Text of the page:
The result is the Turkish-based duo’s latest work, the Chicago Issue EP. Following on the heels on the duo’s prior work which saw them channeling elements of Turkish folk together with jazz, rock, and electronica, the Chicago Issue EP finds the tandem taking a new approach.
“For this album, I wanted to change the way we collaborate, change all the methods we use to compose, and come up with new production techniques,” says composer/guitarist/producer Demirkan. “It’s been really liberating.”

That liberation, in large part, involves Painted on Water tapping into the roots of their new home in Chicago and plugging in their guitars for some big, rocking sounds.
“When I Need You Most” gets things rolling with Demirkan showcasing some Peter Frampton like guitar effects alongside some solid synth fills and kicking beats. Erener’s vocals are solid if the lyric is a bit less than inspiring. Still, it’s a strong start, bringing plenty of textures to bear on the opening track.

Painted On Water draws from their Chicago surroundings on “A New Me,” showing off some hints of funk and R&B with jangling guitars and soulful background vocals. It’s a chunky arrangement, letting the track build smoothly through the verse and bump during the chorus and is somewhat reminiscent of work by No Doubt and Gwen Stefani with its pop-flavored elements.
Yet, it’s on “Hating You Loving You” that the band truly hits their finest of strides. Erener’s vocals are at their strongest, rich and resonant as she sings over Demirkan’s perfectly rocking guitar work, ebbing and flowing at exactly the right moments and drawing plenty of emotion into the equation. The lyric is equally strong as Erener pleads, “You’re my addiction I can’t do without/Hungry for you I keep/Hating you loving you/A blind ambition I can’t see without/Leaving you, missing you/I keep hating you, loving you.” It’s clearly the highlight of the EP.

“Why Do You Love Me” draws from more of those pop-rock elements, finding a solid balance between the two, enhanced by some solid keyboards that complement the restless guitars and emotive vocals as much of the lyric draws from none other than the Bard himself, William Shakespeare. An insistent keyboard tone opens up closing track, “Despite Ourselves,” pressing Erener’s vocals along as the track builds, joined by synth and eclectic percussion before emerging into a full-fledged jam as Demirkan plugs in and rocks out. It’s the perfect high-tempo conclusion to the Chicago Issue EP.
And on that EP, Painted On Water do a great job of landing on U.S. soil with their artistic guns blazing, conjuring up a sonic soundscape that brings rock, pop, and soul all together in a signature package. While hints of artists like No Doubt, Dave Gahan, and Evanescence are there, this sound is distinctly Painted on Water’s and it will no doubt leave listeners ready for more.

Friday, November 15, 2013

Review: Slack Armada - Slack Armada

So oftentimes the story of an artist’s journey is fraught with pain and suffering. They’ve found themselves at the bottom and, needing an outlet to express their deep emotions, they turn to music and create stirring works that move the soul.

And then there’s James Hrabak of Slack Armada.
For fifteen years, Hrabak didn’t play any music, content with his life of domesticity, happy in a fulfilling job and at home. Yet, the chance mail delivery of a music instruments catalog would change the rising artist’s perspective and he found his creative spirit reawakened.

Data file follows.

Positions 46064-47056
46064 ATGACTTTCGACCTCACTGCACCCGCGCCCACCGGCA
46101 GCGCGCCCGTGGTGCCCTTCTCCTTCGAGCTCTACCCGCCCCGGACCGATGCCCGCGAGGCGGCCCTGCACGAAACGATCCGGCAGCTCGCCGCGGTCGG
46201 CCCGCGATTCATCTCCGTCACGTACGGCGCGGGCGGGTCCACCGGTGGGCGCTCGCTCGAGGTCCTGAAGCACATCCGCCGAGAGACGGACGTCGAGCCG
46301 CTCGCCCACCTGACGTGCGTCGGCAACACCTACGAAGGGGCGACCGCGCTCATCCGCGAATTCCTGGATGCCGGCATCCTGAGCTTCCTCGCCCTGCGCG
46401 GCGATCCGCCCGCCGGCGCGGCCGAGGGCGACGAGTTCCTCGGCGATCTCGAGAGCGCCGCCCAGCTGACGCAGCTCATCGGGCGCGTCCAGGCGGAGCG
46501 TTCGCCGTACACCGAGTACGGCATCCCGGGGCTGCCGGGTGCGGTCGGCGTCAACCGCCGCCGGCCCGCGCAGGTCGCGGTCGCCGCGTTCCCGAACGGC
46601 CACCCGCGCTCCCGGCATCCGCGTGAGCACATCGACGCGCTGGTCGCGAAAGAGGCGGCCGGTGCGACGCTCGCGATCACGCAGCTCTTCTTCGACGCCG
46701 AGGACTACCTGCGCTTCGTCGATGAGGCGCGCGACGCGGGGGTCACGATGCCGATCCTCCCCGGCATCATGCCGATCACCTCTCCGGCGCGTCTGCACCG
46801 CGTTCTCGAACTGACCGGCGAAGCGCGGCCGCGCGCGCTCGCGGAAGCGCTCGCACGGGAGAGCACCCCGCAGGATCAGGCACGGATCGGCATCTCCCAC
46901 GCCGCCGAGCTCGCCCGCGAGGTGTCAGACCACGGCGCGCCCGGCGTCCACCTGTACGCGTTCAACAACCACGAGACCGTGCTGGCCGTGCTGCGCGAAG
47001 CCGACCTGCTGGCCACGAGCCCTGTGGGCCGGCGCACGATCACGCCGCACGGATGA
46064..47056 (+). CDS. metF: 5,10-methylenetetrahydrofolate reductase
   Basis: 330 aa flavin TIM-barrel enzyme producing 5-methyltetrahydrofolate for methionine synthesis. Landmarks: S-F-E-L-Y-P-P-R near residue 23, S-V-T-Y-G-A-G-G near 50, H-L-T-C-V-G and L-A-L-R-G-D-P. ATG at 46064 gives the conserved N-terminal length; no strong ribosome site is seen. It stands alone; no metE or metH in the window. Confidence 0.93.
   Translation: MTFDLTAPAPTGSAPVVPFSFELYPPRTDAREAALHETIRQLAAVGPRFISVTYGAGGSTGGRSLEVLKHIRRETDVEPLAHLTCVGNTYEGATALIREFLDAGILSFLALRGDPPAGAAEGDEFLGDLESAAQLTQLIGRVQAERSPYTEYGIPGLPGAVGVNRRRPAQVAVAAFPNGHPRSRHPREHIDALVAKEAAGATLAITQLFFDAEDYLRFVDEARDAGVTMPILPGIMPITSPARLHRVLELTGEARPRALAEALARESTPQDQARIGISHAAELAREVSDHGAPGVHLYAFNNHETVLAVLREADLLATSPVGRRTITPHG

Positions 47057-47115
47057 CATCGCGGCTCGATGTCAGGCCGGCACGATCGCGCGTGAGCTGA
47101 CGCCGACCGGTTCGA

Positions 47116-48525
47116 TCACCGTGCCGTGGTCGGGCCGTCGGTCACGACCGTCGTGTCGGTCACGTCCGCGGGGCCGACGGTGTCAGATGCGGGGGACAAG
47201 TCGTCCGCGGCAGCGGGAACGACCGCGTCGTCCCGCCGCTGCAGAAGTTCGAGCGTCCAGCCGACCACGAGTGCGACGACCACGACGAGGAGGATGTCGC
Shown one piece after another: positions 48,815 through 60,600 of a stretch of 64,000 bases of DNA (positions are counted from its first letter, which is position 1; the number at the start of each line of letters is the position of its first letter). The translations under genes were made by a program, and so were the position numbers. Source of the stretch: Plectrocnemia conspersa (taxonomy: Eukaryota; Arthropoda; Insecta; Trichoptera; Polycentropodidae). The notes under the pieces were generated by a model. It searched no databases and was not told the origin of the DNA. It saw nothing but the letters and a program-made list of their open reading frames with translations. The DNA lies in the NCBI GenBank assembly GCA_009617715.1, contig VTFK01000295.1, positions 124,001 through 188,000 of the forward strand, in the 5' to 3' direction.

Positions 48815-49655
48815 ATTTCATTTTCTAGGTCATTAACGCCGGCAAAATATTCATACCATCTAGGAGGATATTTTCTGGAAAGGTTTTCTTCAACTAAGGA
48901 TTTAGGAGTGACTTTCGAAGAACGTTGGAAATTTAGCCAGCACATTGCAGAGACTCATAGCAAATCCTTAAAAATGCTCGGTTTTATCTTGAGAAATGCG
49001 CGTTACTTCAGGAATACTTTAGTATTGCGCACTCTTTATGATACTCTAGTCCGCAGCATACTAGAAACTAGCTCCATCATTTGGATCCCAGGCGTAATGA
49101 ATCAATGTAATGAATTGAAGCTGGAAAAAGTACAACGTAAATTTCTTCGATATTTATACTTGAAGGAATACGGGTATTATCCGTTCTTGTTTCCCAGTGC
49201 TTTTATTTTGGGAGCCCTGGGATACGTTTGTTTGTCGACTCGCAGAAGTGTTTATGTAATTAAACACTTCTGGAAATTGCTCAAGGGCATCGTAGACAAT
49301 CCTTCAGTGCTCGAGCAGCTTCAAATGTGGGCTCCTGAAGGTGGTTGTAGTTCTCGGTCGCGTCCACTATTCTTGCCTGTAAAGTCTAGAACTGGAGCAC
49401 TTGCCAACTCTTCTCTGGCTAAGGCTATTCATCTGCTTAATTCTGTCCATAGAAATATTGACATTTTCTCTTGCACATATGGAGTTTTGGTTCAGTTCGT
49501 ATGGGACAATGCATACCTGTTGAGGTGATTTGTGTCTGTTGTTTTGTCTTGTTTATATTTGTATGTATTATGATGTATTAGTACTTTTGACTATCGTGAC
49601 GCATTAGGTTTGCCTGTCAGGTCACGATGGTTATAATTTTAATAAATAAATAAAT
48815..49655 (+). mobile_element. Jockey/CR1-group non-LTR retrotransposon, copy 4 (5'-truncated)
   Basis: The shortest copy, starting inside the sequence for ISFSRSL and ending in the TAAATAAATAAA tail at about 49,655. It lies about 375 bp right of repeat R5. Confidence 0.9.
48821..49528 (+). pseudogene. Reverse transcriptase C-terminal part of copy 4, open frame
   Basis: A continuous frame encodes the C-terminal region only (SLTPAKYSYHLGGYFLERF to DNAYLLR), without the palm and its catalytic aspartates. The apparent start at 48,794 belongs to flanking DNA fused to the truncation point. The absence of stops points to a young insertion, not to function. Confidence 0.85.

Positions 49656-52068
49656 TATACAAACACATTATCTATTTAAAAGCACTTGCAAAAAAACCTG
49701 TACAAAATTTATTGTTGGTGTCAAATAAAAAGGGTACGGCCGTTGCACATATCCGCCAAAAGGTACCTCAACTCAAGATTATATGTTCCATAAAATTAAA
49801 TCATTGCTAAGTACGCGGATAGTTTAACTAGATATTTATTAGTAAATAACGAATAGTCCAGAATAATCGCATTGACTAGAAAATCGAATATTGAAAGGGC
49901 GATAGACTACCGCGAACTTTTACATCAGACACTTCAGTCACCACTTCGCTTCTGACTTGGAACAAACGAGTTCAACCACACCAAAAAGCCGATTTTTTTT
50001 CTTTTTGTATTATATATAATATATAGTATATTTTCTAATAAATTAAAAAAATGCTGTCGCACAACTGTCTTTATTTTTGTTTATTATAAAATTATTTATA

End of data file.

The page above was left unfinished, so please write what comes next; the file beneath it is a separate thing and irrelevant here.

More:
“There was an aligning of the planets,” the Chicago-based composer, producer, multi-instrumentalist says with a chuckle. “My personal life was becoming less hectic and I had time to dedicate to music, so I looked into recording software and pulled the guitar out of the closet to see what I could do.”
The result is the four song, self-titled debut from Slack Armada, an instrumental collection that recalls acts like Four Tet, Mogwai, and Boards of Canada while seeing Hrabak infuse his own creative juices into the process. It’s something of a cinematic experience once you get into it and the artist wouldn’t have it any other way.

“Not using vocals wasn’t a conscious decision at the beginning,” Hrabak explains. “As I was building up the tracks, I thought ‘Maybe I can make the music speak to somebody without that additional guide of a human voice.’ I wanted to let the listener be transported with fewer guideposts.”
By and large, it’s an experiment that works.

Hrabak gets things started with the tightly programmed beats and synth fills of “Rebirth.” It’s a slightly ethereal and ambient track initially, the thrumming beats the only real texture against subtle keyboards but garners some much needed emotion when crunchy electric guitars close in later on. The track pauses for just a moment and there is a moment of rebirth, so to speak, as the sound transforms, a new beat holding sway as airy synth again swells through the arrangement.
“Your Majesty” delivers a little more emotion to the proceedings right from the get-go, multilayered sonic textures melding together and creating a sense of suspense and intrigue, the swirling keyboards stepping forth although Hrabak’s synth fills seem a little out of place here until bright bell tones enter the fray and serve as a connecting point, moving the track from intrigue to a sense of wonder. It’s not for long though as the track ebbs and flows between the two emotions before “Looper” steps in with its raucous tones. More crunchy guitar and heavy, pounding drums give the album a rocking lift, the relentless press Hrabak’s composition only lightening toward the end, the guitars giving way to electronic distortion.